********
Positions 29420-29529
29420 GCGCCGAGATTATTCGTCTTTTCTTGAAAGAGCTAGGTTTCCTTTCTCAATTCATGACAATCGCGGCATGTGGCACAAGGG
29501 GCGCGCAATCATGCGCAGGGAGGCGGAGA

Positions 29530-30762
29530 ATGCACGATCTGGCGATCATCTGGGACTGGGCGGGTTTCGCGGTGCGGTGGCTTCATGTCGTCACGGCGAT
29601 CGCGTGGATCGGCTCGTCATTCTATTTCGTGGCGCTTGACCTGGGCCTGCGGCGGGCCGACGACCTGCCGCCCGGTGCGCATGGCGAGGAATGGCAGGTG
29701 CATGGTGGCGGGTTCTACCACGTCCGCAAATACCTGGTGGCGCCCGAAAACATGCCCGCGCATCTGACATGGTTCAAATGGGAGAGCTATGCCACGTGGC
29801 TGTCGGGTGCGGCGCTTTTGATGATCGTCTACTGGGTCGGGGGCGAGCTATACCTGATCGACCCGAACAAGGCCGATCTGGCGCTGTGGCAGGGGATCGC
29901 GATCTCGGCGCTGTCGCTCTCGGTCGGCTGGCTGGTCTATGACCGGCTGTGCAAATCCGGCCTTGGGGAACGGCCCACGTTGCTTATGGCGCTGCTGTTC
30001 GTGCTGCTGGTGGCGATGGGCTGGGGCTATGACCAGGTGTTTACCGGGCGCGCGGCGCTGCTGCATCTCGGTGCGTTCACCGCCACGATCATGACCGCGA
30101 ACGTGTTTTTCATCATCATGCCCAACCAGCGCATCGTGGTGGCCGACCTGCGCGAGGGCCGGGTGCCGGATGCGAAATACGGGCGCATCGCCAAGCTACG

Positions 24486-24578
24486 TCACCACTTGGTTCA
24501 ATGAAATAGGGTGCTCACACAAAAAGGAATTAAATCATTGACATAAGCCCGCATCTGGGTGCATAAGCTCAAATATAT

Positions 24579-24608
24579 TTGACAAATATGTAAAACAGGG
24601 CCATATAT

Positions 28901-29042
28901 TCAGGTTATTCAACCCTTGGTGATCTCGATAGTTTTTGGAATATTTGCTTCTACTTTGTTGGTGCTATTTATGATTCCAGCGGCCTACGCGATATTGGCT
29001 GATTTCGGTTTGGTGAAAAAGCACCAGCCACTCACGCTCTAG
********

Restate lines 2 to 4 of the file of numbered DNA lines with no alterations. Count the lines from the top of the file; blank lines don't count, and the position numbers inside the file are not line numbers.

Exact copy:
29420 GCGCCGAGATTATTCGTCTTTTCTTGAAAGAGCTAGGTTTCCTTTCTCAATTCATGACAATCGCGGCATGTGGCACAAGGG
29501 GCGCGCAATCATGCGCAGGGAGGCGGAGA

Positions 29530-30762